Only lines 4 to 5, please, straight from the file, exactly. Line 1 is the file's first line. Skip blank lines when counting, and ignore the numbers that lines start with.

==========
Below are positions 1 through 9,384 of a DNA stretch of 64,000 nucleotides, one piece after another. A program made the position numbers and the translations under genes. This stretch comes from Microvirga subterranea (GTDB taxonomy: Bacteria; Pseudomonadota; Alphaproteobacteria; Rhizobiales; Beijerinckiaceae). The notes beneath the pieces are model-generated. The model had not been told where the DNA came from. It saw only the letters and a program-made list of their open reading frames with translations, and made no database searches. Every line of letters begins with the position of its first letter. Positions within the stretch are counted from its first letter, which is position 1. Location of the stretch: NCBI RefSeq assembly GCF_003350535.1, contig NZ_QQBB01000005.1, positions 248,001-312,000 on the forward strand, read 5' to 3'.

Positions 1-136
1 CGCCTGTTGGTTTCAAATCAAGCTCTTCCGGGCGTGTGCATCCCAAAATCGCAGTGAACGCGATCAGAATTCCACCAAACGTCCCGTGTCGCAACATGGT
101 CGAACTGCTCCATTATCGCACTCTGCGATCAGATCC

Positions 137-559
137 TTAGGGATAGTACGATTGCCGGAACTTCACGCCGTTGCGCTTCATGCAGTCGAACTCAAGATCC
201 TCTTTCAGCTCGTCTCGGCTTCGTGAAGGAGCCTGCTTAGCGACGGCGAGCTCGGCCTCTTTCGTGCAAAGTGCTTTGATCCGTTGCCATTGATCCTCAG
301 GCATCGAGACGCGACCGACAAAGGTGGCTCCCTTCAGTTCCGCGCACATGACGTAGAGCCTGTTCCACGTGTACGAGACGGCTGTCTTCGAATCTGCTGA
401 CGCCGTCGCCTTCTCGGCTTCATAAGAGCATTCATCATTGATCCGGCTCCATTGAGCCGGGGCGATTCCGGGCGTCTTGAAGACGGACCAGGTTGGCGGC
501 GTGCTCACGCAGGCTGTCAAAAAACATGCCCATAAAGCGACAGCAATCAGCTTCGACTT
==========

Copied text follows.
101 CGAACTGCTCCATTATCGCACTCTGCGATCAGATCC

Positions 137-559